Russia has developed cyber weapon that can disrupt power grids
Hackers allied with the Russian government have devised a cyber weapon that has the potential to be the most disruptive yet against electric systems that most people depend on for daily life.
The malware, which researchers have dubbed CrashOverride, is known to have disrupted only one energy system - in Ukraine in December. In that incident, the hackers briefly shut down one-fifth of the electric power generated in Kiev.
But with modifications, it could be deployed against electric transmission and distribution systems to devastating effect, said Sergio Caltagirone, director of threat intelligence for Dragos, a cybersecurity firm that studied the malware.
And Russian government hackers have already shown their interest in targeting US energy and other utility systems, researchers said.
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"It's the culmination of over a decade of theory and attack scenarios," Caltagirone warned. "It's a game changer."
Dragos has named the group that created the new malware Electrum, and has determined with high confidence that it used the same computer systems as the hackers who attacked the Ukraine electric grid in 2015.
That attack, which left 225,000 customers without power, was carried out by Russian government hackers, other researchers concluded.
Energy-sector experts said that the new malware is cause for concern, but that the industry is seeking to develop ways to disrupt attackers who breach their systems.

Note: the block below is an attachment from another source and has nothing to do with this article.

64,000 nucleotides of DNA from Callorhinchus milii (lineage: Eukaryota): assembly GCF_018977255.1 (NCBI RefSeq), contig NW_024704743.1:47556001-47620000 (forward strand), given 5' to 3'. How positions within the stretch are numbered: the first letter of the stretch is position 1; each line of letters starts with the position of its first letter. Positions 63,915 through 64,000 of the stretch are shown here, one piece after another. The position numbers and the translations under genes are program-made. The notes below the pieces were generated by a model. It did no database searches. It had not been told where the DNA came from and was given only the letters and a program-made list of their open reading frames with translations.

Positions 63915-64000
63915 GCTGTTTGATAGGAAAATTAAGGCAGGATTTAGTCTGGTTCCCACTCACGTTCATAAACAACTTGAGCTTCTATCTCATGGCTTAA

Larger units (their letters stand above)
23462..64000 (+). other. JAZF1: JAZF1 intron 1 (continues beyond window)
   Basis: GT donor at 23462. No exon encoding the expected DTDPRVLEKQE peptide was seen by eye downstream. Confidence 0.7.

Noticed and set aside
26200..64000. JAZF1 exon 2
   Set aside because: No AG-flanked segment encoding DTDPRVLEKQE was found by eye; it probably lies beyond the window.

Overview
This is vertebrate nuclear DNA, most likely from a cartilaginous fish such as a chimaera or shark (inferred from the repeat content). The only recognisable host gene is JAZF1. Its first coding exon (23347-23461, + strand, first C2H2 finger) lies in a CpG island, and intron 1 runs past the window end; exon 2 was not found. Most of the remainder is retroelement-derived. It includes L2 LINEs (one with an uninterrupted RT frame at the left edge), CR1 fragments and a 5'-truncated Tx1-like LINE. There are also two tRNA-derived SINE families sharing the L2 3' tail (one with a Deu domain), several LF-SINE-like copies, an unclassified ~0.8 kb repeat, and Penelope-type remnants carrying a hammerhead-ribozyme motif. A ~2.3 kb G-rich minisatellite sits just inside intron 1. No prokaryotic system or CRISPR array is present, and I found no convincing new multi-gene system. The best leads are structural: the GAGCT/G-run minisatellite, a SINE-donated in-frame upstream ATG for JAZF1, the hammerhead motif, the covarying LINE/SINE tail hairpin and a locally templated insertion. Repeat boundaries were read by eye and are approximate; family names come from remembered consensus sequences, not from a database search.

"US utilities have been enhancing their cybersecurity, but attacker tools like this one pose a very real risk to reliable operation of power systems," said Michael Assante, who worked at Idaho National Labs.
CrashOverride is only the second instance of malware specifically tailored to disrupt or destroy industrial control systems.
Stuxnet, the worm created by the United States and Israel to disrupt Iran's nuclear enrichment capability, was an advanced military-grade weapon designed to affect centrifuges that enrich uranium.
With CrashOverride, "what is particularly alarming . . . is that it is all part of a larger framework," said Dan Gunter, a senior threat hunter for Dragos.
The malware is like a Swiss Army knife, where you flip open the tool you need, and where different tools can be added to achieve different effects, Gunter said.
Theoretically, the malware can be modified to attack different types of industrial control systems, such as water and gas.
One of the most insidious tools in CrashOverride manipulates the settings on electric power control systems. It scans for critical components that operate circuit breakers and opens the circuit breakers, which stops the flow of electricity. It continues to keep them open even if a grid operator tries to close them, creating a sustained power outage.
The malware also has a "wiper" component that erases the software on the computer system that controls the circuit breakers, forcing the grid operator to revert to manual operations, which means driving to the substation to restore power.
With this malware, the attacker can target multiple locations with a "time bomb" functionality and set the malware to trigger simultaneously. That could create outages in different areas at the same time.
The outages would last a few hours and probably not more than a couple of days.
- The Washington Post